The final character in the drama is Ganakokilam Vadivambal, aka Vadivu (Vedika), a dancer and singer who joins the company and replaces the more traditional male actors in the female roles. Vadivu is in love with Kaali, but he only has eyes for Rangamma, while Gomathi pines in the wings for Vadivu who barely seems to notice him. It’s a situation that should be full of jealousy and passion but is instead treated clinically without any of the emotional drama that would have made the characters more effective. Again there is no justification for Vadivu’s ever more extreme devotion to Kaali, and although there is a little more substance behind Gomathi unrequited love, it doesn’t seem realistically likely to survive in the face of Vadivu’s determined rejection. However both Vedika and Prithviraj are good enough actors to generate some plausibility in their relationship and the tension between the two does become somewhat more palpable as the story develops. Without Prithviraj this really wouldn’t have had anything like the same impact, but he really does do a good job with very limited dialogue and little opportunity to demonstrate exactly why he feels the way he does.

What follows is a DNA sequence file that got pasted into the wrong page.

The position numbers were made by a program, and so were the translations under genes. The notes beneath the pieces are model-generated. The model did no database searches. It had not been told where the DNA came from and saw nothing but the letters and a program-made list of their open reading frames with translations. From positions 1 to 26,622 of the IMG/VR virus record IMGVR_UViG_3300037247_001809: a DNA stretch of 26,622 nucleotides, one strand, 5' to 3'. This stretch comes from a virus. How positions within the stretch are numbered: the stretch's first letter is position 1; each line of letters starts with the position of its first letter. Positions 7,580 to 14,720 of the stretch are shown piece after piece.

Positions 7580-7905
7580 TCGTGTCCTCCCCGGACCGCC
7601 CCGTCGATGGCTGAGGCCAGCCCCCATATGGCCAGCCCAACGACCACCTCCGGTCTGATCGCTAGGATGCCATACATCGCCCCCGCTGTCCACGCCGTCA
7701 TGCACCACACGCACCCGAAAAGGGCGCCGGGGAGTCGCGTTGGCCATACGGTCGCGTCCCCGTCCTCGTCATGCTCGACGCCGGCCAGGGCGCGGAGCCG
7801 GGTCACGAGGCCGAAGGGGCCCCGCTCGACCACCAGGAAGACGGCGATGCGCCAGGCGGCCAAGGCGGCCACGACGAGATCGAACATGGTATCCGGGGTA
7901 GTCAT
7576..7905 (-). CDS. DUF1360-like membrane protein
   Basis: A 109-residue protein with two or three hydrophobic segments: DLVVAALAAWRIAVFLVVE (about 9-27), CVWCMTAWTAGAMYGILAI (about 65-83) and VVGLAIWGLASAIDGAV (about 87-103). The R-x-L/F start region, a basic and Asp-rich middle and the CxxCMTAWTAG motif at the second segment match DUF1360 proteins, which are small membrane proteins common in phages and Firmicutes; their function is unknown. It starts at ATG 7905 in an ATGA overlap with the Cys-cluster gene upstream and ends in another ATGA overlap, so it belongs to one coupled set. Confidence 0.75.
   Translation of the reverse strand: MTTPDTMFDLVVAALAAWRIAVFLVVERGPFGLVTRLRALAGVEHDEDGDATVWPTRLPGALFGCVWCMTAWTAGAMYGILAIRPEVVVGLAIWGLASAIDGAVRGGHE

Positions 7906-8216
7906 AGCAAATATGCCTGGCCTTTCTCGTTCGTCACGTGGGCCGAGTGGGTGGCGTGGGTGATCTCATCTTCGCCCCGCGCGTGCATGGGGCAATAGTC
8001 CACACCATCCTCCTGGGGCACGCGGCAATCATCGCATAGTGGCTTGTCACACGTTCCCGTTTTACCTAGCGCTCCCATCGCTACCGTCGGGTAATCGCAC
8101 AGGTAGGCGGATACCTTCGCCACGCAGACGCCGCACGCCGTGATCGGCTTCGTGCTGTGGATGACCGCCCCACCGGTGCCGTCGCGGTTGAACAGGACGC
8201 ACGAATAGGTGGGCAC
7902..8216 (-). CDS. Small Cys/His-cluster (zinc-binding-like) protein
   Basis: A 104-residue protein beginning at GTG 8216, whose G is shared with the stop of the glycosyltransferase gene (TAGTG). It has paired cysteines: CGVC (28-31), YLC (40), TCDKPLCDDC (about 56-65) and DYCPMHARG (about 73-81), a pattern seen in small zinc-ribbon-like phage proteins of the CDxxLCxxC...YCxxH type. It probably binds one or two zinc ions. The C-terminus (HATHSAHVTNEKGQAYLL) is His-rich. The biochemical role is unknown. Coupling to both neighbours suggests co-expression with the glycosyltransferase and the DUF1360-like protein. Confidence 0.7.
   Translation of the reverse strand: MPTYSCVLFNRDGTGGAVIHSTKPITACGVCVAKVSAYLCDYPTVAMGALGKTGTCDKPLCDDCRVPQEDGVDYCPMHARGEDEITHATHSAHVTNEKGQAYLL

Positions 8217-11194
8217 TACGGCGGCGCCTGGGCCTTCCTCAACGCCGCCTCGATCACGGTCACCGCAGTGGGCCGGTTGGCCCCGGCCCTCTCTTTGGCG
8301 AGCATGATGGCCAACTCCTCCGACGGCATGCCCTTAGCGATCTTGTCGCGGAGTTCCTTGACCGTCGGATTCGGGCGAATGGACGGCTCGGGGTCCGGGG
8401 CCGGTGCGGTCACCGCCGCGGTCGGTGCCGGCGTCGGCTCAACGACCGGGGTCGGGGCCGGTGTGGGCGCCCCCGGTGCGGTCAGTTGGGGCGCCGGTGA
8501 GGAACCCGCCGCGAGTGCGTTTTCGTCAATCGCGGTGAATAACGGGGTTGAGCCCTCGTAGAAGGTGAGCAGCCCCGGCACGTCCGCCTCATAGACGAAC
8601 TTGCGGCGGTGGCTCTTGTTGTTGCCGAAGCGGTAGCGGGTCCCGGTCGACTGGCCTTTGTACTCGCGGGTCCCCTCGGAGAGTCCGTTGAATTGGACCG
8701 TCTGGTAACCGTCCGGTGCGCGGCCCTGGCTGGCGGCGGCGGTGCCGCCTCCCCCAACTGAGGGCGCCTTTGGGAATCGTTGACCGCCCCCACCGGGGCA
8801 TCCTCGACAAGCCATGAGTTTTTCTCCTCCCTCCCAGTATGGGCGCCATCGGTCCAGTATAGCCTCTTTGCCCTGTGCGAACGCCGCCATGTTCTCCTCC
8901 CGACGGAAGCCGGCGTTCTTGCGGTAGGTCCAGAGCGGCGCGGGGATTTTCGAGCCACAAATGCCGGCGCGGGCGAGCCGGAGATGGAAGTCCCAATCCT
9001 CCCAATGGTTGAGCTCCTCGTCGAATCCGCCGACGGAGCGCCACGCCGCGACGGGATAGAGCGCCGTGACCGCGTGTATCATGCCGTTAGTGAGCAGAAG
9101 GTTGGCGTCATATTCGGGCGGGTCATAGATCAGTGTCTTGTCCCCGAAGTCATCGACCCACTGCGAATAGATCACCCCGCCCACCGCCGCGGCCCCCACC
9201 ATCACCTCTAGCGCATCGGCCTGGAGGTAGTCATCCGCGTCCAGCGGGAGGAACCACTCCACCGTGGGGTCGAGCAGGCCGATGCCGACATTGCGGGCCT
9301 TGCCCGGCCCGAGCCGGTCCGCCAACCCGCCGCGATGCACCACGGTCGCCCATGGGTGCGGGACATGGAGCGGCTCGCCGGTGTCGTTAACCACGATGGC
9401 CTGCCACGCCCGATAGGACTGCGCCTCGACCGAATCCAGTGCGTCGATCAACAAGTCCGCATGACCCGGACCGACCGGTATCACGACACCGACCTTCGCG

Vasanthabalan also adds in a Nationalist thread to the plot which seems to be an unnecessary complication when more detailed development of the story and more in-depth characterisations of the three protagonists would have worked just as well, if not better. Once Kaali becomes a Nationalist, that too in a matter of moments while in prison, his fate is sealed and the ending is as predictable as expected. As Kaali, Siddharth comes away looking the best of the cast, partly because his character has more scope and inherent drama, but mainly because he really does an excellent job with the role. His performance is flawless and particularly in his scenes with Nasser there is a definite sense of the arrogance and self-confidence that underlies Kaali. Siddharth also nails the hurt and despair when Kaali is let alone in the world and his scenes with Nasser are superb. More of these and less of the bland romance would have been much better. Prithviraj and Vedika do as best as they can  within their limited roles and there are times in the second half where both get more of an opportunity to show more depth, but they are hampered by a lack of motivation for their characters actions which makes them too one-dimensional to be truly effective.

It’s perplexing that a film set in and all about theatre could end up so lifeless and devoid of melodrama, but that is exactly the problem with Kaaviya Thalaivan. I really wanted to like this film as I appreciate the attempt by Vasanthabalan to tackle something different,  but I just couldn’t engage with the characters and was completely frustrated by the lack of any reasonable justification for their actions. I know that’s my usual rant but it is so very noticeable here in a film where the motivation really should be key to developing the drama. However, the film looks amazing, Siddharth is fantastic and the music and songs are excellent. It’s a visual feast even if there is no substance to the spectacle and for that alone the film deserves to be seen and at least once.

Memories (2013)

Memories